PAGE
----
CDC: U.S. Medical Eligibility Criteria for Contraceptive Use, 2016. July 2016. Accessed from: https://www.cdc.gov/mmwr/volumes/65/rr/pdfs/rr6503.pdf
Bergin, A., Tristan, S., Terplan, M., Gilliam, M. L., Whitaker, A. K. “A missed opportunity for care: two-visit IUD insertion protocols inhibit placement.” Contraception 86, 6 (2012):694-7. Accessed from: http://www.ncbi.nlm.nih.gov/pubmed/22770798
Tyler, C.P, Witeman, M. K. Z., Curtis, K.M., & Kapp, N. “Health Care Provider Attitudes and Practices Related to Intrauterine Devices for Nulliparous Women. Obstetrics & Gynecology, 2012, 199(4), 9. Accessed from: http://journals.lww.com/greenjournal/Fulltext/2012/04000/Health_Care_Provider_Attitudes_and_Practices.11.aspx#
Sonfield, Adam. "How the Federal Government's Drug Discount Programs Could Work Better for Family Planning Centers." Guttmacher Institute Policy Review. March 19, 2010. Accessed from: http://www.guttmacher.org/pubs/gpr/13/1/gpr131310.html
Centers for Disease Control and Prevention. U.S. Practice Recommendations for Contraceptive Use, 2013. CDC MMWR, 2013, 62(RR05), 1-46. Accessed from: http://www.cdc.gov/mmwr/preview/mmwrhtml/rr6205a1.htm?s_cid=rr6205a1_w
This white paper was developed by the Reimbursement Workgroup of the New York City LARC Access Taskforce. The paper has a specific focus on IUDs and implants because of the unique barriers providers and institutions face in stocking and providing these devices, including high up-front costs and challenges in securing adequate reimbursement for the device and its insertion. However, the recommendations in this paper may prove useful for the challenges providers face related to other forms of contraception as well.
California Family Health Council (CFHC) champions and promotes quality sexual and reproductive health care for all. Founded in 1968, CFHC achieves its mission through an umbrella of services including clinic support initiatives, advanced clinical research, provider training, patient education, and advocacy and consumer awareness.
Professional and Organizational Support for the Use of LARCs with Adolescents
1. American Academy of Pediatrics Policy Statement: Contraception for Adolescents. Pediatrics, Volume 134, Number 4, October 2014
Founded in 2003, Whole Woman’s Health provides comprehensive gynecology services, including abortion care at women’s clinics around the country. A privately-owned feminist organization committed to providing holistic care for women, Whole Woman’s Health believes that each woman must be at the center of her own healthcare decisions, and that treating each woman holistically— honoring her head and her heart as well as her body — will better serve women and improve women’s health and happiness in our communities.
Park H, Rodriguez M, Hulett D, Darney P, Thiel de Bocanegra H.
Obstetrics and Gynecology
Tyler C, Whiteman M, Zapata L, Curtis K, Hillis S, Marchbanks P.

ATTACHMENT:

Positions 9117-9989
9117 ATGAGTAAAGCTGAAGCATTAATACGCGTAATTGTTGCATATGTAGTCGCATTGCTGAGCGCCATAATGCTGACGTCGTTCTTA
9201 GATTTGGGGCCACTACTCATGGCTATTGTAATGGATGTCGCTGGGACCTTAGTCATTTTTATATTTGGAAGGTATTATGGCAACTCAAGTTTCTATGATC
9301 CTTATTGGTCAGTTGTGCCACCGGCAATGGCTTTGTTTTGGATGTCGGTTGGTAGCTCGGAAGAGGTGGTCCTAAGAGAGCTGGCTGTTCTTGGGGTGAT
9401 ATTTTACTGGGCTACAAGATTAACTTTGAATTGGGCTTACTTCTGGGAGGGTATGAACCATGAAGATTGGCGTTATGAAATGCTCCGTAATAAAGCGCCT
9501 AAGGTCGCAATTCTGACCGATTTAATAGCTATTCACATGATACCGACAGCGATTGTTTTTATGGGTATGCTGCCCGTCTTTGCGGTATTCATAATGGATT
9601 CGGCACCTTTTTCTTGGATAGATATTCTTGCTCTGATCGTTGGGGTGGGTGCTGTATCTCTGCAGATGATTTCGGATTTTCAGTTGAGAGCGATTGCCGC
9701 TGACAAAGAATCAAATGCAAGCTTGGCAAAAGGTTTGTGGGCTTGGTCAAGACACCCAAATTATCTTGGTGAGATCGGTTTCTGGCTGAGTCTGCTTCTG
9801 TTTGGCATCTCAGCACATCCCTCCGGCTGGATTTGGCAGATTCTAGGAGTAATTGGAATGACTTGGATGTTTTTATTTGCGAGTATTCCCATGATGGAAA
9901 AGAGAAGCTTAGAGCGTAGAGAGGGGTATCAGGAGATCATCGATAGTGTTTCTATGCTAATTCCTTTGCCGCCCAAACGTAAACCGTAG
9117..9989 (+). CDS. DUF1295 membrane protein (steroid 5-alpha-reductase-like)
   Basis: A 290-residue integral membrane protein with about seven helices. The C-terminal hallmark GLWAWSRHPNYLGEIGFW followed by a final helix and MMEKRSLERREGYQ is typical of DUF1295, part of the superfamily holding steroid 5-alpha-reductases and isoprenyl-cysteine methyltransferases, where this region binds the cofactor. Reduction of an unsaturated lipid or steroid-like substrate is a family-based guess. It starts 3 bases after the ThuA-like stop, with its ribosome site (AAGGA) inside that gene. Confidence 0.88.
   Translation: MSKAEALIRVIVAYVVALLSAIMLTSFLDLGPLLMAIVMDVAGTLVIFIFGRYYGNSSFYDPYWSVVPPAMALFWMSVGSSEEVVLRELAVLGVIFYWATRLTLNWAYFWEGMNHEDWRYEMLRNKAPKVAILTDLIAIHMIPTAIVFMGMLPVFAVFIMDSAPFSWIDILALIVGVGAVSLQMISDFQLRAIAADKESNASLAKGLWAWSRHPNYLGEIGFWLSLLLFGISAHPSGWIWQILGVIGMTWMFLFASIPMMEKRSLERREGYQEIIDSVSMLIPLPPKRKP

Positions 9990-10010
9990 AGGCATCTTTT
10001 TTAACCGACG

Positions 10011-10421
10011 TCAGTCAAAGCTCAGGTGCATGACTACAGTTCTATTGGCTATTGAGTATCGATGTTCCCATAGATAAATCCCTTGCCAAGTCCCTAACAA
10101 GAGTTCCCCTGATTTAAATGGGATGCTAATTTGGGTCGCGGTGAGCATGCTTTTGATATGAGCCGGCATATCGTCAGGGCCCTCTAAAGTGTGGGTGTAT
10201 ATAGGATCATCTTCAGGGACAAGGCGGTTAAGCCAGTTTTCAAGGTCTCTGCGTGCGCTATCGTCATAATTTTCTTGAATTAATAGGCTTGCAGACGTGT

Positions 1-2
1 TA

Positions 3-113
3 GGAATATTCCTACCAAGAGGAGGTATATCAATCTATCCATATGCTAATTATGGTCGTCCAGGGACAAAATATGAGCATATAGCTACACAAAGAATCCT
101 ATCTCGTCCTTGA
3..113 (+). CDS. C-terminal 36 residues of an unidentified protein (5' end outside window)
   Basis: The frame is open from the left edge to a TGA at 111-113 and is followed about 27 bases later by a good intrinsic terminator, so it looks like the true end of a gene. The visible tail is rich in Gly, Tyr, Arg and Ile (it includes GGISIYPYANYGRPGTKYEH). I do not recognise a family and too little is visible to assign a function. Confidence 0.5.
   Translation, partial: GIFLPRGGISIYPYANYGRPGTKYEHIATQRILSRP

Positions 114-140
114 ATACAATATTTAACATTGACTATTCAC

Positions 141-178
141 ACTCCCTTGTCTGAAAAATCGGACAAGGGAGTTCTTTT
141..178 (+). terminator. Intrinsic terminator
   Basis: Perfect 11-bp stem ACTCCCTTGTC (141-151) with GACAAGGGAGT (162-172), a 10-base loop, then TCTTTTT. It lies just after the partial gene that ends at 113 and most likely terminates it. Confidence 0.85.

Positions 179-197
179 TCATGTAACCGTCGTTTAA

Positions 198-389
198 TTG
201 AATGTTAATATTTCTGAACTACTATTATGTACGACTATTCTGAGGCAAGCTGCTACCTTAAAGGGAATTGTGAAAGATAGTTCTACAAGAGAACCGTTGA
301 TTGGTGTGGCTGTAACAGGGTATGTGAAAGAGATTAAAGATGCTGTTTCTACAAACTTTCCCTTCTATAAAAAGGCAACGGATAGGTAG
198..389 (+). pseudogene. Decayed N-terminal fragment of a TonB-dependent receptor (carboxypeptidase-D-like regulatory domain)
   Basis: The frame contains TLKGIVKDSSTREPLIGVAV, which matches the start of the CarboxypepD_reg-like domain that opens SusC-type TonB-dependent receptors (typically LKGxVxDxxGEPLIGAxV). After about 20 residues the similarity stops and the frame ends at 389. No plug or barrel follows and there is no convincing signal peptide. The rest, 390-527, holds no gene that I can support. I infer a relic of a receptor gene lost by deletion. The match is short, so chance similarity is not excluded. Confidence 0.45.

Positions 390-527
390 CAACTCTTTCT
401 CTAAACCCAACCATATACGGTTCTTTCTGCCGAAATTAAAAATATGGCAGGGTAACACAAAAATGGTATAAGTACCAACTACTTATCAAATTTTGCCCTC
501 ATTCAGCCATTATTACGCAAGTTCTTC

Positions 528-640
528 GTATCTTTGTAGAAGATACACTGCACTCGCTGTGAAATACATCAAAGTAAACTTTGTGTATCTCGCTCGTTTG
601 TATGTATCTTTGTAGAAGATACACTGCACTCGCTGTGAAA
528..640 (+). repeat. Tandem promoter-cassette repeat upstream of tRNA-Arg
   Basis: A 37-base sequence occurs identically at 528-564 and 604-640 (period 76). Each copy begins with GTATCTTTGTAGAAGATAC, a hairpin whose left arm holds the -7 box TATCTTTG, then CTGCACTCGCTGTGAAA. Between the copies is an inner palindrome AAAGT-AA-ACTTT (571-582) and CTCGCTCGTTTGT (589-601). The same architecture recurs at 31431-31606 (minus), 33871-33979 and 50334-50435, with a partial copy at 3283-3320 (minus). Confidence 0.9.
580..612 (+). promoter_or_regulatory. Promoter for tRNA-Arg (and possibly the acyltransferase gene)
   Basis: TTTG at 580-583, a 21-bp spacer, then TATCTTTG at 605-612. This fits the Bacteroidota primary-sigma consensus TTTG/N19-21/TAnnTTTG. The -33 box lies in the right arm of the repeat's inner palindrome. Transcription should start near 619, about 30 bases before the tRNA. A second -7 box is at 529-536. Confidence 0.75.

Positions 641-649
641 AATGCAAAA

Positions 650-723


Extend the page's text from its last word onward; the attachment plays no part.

Current Opinion in Obstetrics and Gynecology
Gold M, Johnson L.
Upstream USA provides training and technical assistance for health centers so that all their female patients of reproductive age have same-day access to the full range of contraceptive methods, including IUDs and implants.
Half of all pregnancies in the United States are unplanned. Cost and access barriers can make contraception hard to secure and some women become pregnant unintentionally due to a contraceptive failure. But there are other barriers and explanations such as fear, misinformation and ambivalence. These factors were explored in a new national survey on contraceptive and fertility knowledge and form the basis of this Fog Zone report. uthor
IIn 2013, the Data & Monitoring Workgroup of the NYC IUD Taskforce conducted a review of the available literature and datasets on IUD use in New York City and nationally. This factsheet identifies best practices for developing and maintaining an IUD-related monitoring system, describes currently available datasets, their underlying metrics and the limitations of each. UD Taskforce
Created by the Reproductive Health Access Project, this clinical guide explains how health care providers can Quick Start contraception. Quick Start means initiating birth control use on the day of an office visit, at any point in the patient’s menstrual cycle. Studies show that women are 3 times more likely to adhere to contraception using Quick Start than Sunday start.Author
The Curricula Organizer for Reproductive Health Education (CORE) is a rich database of peer-reviewed, evidence-based teaching materials. It is an open access tool that anyone can use at any time free of charge. The curricuA
The One Key Question® Initiative (OKQ) is the Oregon Foundation for Reproductive Health’s groundbreaking, yet simple, solution to making Oregon women and families healthier and ensure that more pregnancies are wanted, planned, and as healthy as possible. OKQ encourages all primary care providers to routinely ask women about their reproductive health needs and has been endorsed by 30 professional organizations and associations across Oregon and the country.Key Question
Association of Reproductive Health Professionals
Contraception Journal Commentary
Bellanca, Helen K.; Hunter, Michele Stranger
Association of Reproductive Health Professionals
Contraception Journal, April 2014
Jenny A. Higgins
Family Planning National Training Centers
NYPATH, Planned Parenthood of Central and Western New York, Physicians for Reproductive Health
IUD Taskforce Factsheet - IUD Basics
The LARC Program, ACOG
The Lewin Group, Guttmacher